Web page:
Question about sharpening

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Joined Dec 1, 2001
How does everyone sharpen their knives? With a stone? Does anyone take thier knives to a professional?
I think I will be getting a Messermeister Elite 10" chefs knife and slicing knife from Santa this year. I was planning on just mailing them back to the company for free sharpening minus the cost of shipping. But now I am starting to think that I will be sending it throught the mail and waiting for it to get back to me so often that it might get annoying to wait for it.
I have heard that one of the most important asspects of using a sharpening stone is to be consistant with the angle that you drag the knife at. I have talked to a couple of people, inlcuding John Borg from Knifemerchant.com, and he seems to think that it is almost impossible to be that consistent, and I would be better off mailing the knife back to the company.
Right now I sharpen my Wusthofs with a gizmo with ceramic wheels. You just drag the knife through the two wheels, it seems to work fairly well, but I am sure they could get an even better edge.
I am interested in hearing what everyone has to say. Any input would be appreciated. Thanks
 
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I sent my Wusthofs out to be professionally sharpened once. I wasn't impressed. They removed too much material so there is a small gap between the heel of the blade and the bolster. As much as it is a chore (3 or 4 times a year) I prefer to sharpen my own knives using a $20 stone with a rough side and a smooth side. I used to keep the stone wet with water but I read recently in Cooks Illustrated that a dry stone is better and faster. And so it is. (It wears the stone faster too.) With practice and a strong wrist you can keep a fairly consistent angle.

Jock
 
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Jock:

My hobbies are lapidary (stone cutting and polishing for bolo ties and belt buckles) and gunsmithing among many other interests. All rely on intimate knowledge of abrasives. I can assure you that ALL STONES REQUIRE LIQUID TO FLOAT PARTICLES OFF OF THEM to prevent the pores from clogging.

The best all around sharpening stone is the CARBORUNDUM BRAND (not the Norton brand) COARSE SILICONE CARBIDE stone. Get one that measures at least 8 inches in length.
 

nicko

Founder of Cheftalk.com
Staff member
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I happend to feel the Cook's Illustrated is an excellent magazine and offers some good insight. Obviously someone with your experience (Kokopuffs) in sharpening will probably have more knowledge than the research at CI, but they like most publications won't hit the mark everytime. I think that when you read a magazine just like reading a recipe you have to use your own common sense since it may not be accurate. Personally I don't think one poorly researched article should make or break a magazine. I certainly don't stop reading the paper because one journalist wrote a bad article.

What issue was the article in I would like to read it.
 

nicko

Founder of Cheftalk.com
Staff member
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Joined Oct 5, 2001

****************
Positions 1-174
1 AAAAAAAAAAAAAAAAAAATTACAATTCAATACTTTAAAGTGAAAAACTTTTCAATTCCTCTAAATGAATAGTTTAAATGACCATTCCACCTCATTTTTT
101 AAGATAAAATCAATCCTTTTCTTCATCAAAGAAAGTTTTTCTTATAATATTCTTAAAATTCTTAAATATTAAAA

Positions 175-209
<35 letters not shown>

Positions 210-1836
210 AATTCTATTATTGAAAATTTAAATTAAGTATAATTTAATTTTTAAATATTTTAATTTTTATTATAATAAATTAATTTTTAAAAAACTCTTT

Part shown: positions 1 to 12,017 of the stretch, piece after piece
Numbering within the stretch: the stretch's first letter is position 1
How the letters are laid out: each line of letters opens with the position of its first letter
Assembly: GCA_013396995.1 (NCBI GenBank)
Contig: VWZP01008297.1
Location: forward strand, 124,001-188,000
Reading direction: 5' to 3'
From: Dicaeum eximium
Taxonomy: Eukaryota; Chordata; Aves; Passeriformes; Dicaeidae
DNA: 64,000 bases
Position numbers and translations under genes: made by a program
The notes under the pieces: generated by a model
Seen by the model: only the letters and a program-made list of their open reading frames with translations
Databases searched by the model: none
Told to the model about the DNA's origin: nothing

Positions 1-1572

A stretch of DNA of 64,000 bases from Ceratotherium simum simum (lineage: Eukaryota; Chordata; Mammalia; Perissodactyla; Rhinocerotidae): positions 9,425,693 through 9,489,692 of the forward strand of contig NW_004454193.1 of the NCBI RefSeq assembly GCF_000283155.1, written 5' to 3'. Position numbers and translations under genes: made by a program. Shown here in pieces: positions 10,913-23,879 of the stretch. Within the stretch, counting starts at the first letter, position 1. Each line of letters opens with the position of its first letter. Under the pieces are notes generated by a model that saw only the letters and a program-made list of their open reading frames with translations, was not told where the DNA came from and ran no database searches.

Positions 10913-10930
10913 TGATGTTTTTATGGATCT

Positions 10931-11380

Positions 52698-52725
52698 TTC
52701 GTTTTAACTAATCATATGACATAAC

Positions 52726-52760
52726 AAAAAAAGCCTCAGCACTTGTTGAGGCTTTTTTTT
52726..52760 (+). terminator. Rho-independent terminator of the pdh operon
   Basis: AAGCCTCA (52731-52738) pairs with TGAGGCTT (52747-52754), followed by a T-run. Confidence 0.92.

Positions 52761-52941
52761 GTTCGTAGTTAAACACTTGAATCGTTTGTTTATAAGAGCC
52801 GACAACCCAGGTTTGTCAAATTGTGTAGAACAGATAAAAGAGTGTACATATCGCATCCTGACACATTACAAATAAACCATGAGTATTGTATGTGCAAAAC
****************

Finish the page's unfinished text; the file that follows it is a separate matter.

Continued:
Thanks, I will check it out. Curious Kokopuffs, do you have any of your bolo ties or belt buckle work online? I would love to see some pictures of your work.
 
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Thanks for the feedback Kokopuffs. I don't recall exactly what the brand name is of the stone I have. It is 8" long with a gray course side and a red smooth side.
Nicko, Kokopuffs is correct, the article was written within the past few months. I will dig out tomorrow and let you know what issue.
Regardless of the specific technique, my preference is still to sharpen my own knives.

Jock
 
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I was shouting at the world and no one in particular regarding that article. It seems that the younger generation, raised in tract homes instead of the farm, has lost touch with certain manual skills - not to mention that they didn't see much blood upon growing up, namely animal slaughter. These are gross generalities, I know. And I'm bound to offend a few out there.

Jock, it sounds like you own an INDIA stone, aluminum oxide; the gray side being coarse and the red fine. Go to ebay and do yourself a favor. Procure a CARBORUNDUM brand coarse silicone carbide stone. It'll sharpen your knives in a minimal amount of time and effort.
 
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Thanks kokopuffs, I will check it out. I'm sure there is somewhere in San Francisco I can get a Carborundum stone.
I'm curious to know if Crane made a decision on sharpening knives. Or has all this debate put him off?

Jock
 
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Joined Dec 1, 2001
Well, I am slightly confused because of some conflicting information I had found on the internet and different searches on this site. I think that I will definately be better off taking the time to learn how to sharpen the knives well myself. I do still have a couple of questions. Why do you want to use a coarse stone to sharpen your knives? Won't that cut more of the metal from the blade away, and leave you with a rougher edge? I am also a little more hesitant to sharpen a messermeister on "any-ole-stone" because of the edge. The blade is somewhat similar to a Global. I have read from alot of places that you need a special stone, or a higher grit stone to sharpen them well. It may have just been a ploy to get people to buy more Global products, like their stones, but I still wonder if their is any truth to it.